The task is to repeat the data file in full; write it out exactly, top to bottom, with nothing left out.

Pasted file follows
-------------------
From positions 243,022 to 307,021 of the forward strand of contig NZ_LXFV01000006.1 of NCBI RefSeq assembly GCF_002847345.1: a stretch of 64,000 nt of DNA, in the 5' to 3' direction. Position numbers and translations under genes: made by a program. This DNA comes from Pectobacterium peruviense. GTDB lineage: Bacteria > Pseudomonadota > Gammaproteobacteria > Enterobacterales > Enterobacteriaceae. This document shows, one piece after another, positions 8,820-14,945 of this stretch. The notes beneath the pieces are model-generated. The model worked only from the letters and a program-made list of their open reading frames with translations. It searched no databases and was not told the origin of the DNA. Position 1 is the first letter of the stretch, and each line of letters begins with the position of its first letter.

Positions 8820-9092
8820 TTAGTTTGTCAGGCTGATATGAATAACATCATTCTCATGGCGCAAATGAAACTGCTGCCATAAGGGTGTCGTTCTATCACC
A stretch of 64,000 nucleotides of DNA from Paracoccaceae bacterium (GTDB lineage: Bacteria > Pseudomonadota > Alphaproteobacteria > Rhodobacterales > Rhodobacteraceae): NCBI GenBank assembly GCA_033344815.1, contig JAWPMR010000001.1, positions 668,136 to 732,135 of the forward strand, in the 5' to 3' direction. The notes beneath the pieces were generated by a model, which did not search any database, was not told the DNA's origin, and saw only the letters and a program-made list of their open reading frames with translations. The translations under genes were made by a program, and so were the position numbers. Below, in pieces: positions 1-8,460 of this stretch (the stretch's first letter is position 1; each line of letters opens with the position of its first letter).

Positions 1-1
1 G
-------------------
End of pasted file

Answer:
From positions 243,022 to 307,021 of the forward strand of contig NZ_LXFV01000006.1 of NCBI RefSeq assembly GCF_002847345.1: a stretch of 64,000 nt of DNA, in the 5' to 3' direction. Position numbers and translations under genes: made by a program. This DNA comes from Pectobacterium peruviense. GTDB lineage: Bacteria > Pseudomonadota > Gammaproteobacteria > Enterobacterales > Enterobacteriaceae. This document shows, one piece after another, positions 8,820-14,945 of this stretch. The notes beneath the pieces are model-generated. The model worked only from the letters and a program-made list of their open reading frames with translations. It searched no databases and was not told the origin of the DNA. Position 1 is the first letter of the stretch, and each line of letters begins with the position of its first letter.

Positions 8820-9092
8820 TTAGTTTGTCAGGCTGATATGAATAACATCATTCTCATGGCGCAAATGAAACTGCTGCCATAAGGGTGTCGTTCTATCACC
A stretch of 64,000 nucleotides of DNA from Paracoccaceae bacterium (GTDB lineage: Bacteria > Pseudomonadota > Alphaproteobacteria > Rhodobacterales > Rhodobacteraceae): NCBI GenBank assembly GCA_033344815.1, contig JAWPMR010000001.1, positions 668,136 to 732,135 of the forward strand, in the 5' to 3' direction. The notes beneath the pieces were generated by a model, which did not search any database, was not told the DNA's origin, and saw only the letters and a program-made list of their open reading frames with translations. The translations under genes were made by a program, and so were the position numbers. Below, in pieces: positions 1-8,460 of this stretch (the stretch's first letter is position 1; each line of letters opens with the position of its first letter).

Positions 1-1
1 G